Qantas nears multibillion-dollar shopping spree to shape its future

A multibillion-dollar shopping spree is not what you might expect from a company left battered and bruised by COVID-19 as badly as Qantas.

But fresh from clocking up a $3.72 billion loss over the past two years and being stripped of around $20 billion in revenue, that’s exactly what the airline is doing.

Many of Qantas’ 737s, pictured here grounded at Avalon Airport during the COVID-19 pandemic, are almost 20 years old.Credit:Jason South

Chief executive Alan Joyce and his executive team are closing in on a deal to overhaul its domestic aircraft fleet, preparing to order more than 100 new jets with an estimated price tag of around $5 billion in a decision that will reshape its operations for the next three decades.

“It’s a huge decision… which has impacts far beyond the current management at Qantas,” says Matthew Findlay, a director of Ailevon Pacific Aviation Consulting. “It will commit Qantas to a path which once you start to take, is very difficult to backtrack or change.”

Joyce expects to announce his preferred jets models by the end of this year and to place a firm order with manufacturers by the middle of 2022. The first new aircraft should arrive by the end of 2023 and gradually replace Qantas’ 75 workhorse Boeing 737s and 20 smaller Boeing 717s over the following decade.

Airbus’ A220s and Embraer’s E-Jet E2 type jets are in contention to replace the 717s and the Airbus A330neo and Boeing’s 737 MAX variant are in line to replace the existing 737 fleet.

Qantas boss Alan Joyce is set it announce the airline’s preferred new aircraft by the end of this year, ahead of placing a firm order by mid-2022. Credit:Janie Barrett

The new 737 MAX aircraft is back in contention following its recertification to fly in Australia in February after Boeing fixed a flight control program which caused two crashes, killing 346 people and prompting an almost two-year grounding of the jet worldwide.

Renewing Qantas’ current fleet has been on the cards for several years as many of its 737s approach their nominal retirement age of 20 – 15 of them have been flying for 19 years and another six for 17, according to FlightRadar24 – but the pandemic delayed the decision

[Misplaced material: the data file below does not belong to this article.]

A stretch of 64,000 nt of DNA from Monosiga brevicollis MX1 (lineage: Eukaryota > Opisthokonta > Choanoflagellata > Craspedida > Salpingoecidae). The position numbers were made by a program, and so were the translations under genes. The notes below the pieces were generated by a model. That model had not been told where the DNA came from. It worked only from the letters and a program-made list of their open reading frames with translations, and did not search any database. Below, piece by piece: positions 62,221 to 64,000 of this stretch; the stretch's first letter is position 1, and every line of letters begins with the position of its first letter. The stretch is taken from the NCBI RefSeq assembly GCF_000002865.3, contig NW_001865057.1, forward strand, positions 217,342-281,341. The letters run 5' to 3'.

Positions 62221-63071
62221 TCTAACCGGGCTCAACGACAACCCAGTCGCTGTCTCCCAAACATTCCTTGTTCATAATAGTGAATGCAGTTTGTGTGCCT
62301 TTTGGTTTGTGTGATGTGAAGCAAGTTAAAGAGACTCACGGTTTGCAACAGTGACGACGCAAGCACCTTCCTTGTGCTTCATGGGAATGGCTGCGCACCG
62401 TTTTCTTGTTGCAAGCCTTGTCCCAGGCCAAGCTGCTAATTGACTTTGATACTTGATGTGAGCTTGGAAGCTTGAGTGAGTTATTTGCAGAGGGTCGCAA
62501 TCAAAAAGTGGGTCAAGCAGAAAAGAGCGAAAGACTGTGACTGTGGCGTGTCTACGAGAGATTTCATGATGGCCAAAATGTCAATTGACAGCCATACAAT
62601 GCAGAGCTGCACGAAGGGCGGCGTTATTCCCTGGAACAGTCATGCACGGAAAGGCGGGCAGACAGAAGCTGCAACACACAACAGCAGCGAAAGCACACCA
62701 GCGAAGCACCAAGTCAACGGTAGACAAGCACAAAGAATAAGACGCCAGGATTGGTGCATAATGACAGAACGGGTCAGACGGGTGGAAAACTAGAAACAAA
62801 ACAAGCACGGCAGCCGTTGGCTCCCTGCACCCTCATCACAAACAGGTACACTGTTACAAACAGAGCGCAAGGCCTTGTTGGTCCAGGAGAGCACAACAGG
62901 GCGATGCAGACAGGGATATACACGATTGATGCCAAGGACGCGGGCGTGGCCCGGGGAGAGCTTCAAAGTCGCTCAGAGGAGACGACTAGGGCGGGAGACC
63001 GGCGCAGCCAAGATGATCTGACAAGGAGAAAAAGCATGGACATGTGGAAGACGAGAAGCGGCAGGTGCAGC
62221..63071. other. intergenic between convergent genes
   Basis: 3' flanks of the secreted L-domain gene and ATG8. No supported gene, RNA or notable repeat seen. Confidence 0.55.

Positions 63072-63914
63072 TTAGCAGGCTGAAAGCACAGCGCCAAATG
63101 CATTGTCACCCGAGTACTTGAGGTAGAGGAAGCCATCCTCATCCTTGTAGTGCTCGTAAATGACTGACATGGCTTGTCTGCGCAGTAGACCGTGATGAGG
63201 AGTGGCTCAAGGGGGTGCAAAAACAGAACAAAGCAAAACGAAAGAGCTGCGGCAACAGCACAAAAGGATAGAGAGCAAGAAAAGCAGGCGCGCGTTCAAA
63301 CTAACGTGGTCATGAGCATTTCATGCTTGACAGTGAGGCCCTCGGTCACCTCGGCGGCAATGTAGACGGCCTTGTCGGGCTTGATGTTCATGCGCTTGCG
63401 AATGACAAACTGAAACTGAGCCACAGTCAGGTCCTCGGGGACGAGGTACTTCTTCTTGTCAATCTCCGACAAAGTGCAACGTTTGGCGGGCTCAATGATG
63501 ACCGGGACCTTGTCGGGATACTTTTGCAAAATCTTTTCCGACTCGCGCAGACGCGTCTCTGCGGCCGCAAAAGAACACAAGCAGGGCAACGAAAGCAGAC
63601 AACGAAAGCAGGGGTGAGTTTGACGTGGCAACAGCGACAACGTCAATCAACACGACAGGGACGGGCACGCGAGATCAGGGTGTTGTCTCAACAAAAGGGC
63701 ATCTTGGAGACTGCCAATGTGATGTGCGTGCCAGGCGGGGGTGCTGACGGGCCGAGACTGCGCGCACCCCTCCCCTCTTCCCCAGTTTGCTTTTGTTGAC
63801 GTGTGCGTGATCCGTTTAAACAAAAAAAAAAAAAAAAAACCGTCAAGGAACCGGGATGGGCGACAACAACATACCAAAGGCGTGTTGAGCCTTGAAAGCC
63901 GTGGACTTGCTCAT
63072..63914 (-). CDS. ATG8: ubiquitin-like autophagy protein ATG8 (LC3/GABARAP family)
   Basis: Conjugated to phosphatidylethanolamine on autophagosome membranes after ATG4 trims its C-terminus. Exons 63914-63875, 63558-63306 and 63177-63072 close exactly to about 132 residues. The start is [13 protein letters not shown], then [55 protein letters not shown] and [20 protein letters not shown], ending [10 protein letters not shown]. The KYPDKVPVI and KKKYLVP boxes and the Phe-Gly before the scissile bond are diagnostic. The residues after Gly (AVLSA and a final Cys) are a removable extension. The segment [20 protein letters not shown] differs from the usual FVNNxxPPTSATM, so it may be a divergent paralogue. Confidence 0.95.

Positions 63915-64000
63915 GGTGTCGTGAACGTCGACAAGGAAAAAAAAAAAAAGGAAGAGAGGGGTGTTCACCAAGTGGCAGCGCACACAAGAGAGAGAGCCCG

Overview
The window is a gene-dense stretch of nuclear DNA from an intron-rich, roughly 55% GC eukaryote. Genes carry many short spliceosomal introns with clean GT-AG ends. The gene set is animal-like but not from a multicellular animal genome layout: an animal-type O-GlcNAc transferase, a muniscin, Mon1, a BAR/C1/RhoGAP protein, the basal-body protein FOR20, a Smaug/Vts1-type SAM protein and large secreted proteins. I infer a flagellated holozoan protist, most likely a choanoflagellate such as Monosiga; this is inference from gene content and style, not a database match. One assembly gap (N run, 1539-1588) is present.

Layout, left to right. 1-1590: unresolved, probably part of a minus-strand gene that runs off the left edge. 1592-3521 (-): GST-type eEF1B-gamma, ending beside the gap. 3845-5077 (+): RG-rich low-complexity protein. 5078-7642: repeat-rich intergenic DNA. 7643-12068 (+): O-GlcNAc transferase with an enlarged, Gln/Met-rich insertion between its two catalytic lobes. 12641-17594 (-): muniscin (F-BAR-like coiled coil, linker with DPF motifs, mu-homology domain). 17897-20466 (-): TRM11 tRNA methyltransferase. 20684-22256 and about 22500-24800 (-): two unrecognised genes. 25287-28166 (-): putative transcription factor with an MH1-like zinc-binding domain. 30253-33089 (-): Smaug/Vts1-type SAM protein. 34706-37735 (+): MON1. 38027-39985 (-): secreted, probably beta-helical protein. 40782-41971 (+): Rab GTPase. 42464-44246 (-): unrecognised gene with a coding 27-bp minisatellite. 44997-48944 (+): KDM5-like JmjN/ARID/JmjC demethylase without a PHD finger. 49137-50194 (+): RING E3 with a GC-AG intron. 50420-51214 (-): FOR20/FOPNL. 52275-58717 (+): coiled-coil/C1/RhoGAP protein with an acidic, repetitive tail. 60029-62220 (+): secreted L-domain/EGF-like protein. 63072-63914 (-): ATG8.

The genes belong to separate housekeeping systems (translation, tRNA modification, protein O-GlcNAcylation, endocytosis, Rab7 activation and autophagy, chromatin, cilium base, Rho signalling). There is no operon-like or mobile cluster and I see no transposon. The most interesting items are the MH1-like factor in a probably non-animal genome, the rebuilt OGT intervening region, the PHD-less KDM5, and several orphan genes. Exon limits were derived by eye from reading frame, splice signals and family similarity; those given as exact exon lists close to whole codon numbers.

Jarden aviation analyst Jakob Cakarnis says that an airline’s fleet is considered old when its average aircraft age tops a decade. Qantas’ average fleet age is 14 while its major competitor Virgin Australia’s is 10.

Virgin also has new 737 MAXs arriving from mid-2023. Not only will that give Virgin a cost advantage by burning around 15 per cent less fuel, Cakarnis says it could undermine Qantas’ ability to charge higher prices as the “premium” local carrier.

“Unless Qantas invests now there will be a discernible difference going forward particularly now Virgin has been investing and bringing back new aircraft,” says Cakarnis.

“Qantas has managed to get around that by adding Wi-Fi to the aircraft… but it starts to become noticeable from the [cabin] fitout. It could dent Qantas’ ability to change a price premium if there’s a discernible difference in aircraft age.”

While the airline’s technical team will obsess over each aircraft model’s comparative fuel efficiency and range, Findlay says most passengers don’t know if they’re flying on an Airbus or Boeing jet.

What will be critical for Qantas getting a return on its multi-billion dollar investment, he says, is doing something special inside the cabin.

“What will they do with the seat? What’s going to be next for Qantas as an in-flight product? That’s the exciting thing that comes next,” he says. “What will Qantas have as a competitive edge against the likes of Virgin or anyone else?”

Singapore Airlines arguably set a new industry standard last month when it revealed it will install full lie-flat beds in its new 737 MAX business class cabins, delivering the type of premium comfort in a single-aisle jet normally only found in long-haul aircraft.

“That’s what Qantas is seeing and thinking: do we want to be left behind?” Findlay says.

Qantas and Boeing did not want to talk about their negotiations so close to a multi-billion-dollar deal being signed. Airbus said it was “making a compelling offer to Qantas based on our modern, efficient and sustainable single aisle platforms”.

Qantas’ budget arm Jetstar will start receiving the first of its new A320neo towards the end of next year out of a massive order of 109. Airbus is offering the latest variation jets in an extra-long range configuration enabling Jetstar to fly the single-aisle jets domestically during the day and then on longer hops to south-east Asia overnight.

“So we’re pretty excited about the capability that aircraft gives us,” Joyce told the CAPA Australia Pacific Aviation Summit last week, acknowledging it could make sense to buy the same jets for Qantas.

“And then Qantas has Boeing 737s today, so it makes sense also to stick with the Boeing aircraft. There are pros and cons each way.”

Jet makers never reveal the price tag on large orders, but Joyce has previously said he expected to land a bargain given few airlines were buying new planes amid the COVID-19 downturn.

Whatever the bill comes to, Qantas will pay some upfront and the rest as the new jets gradually touch down in Australia. Qantas has told investors the project won’t cost it more than $2 billion in any one year.

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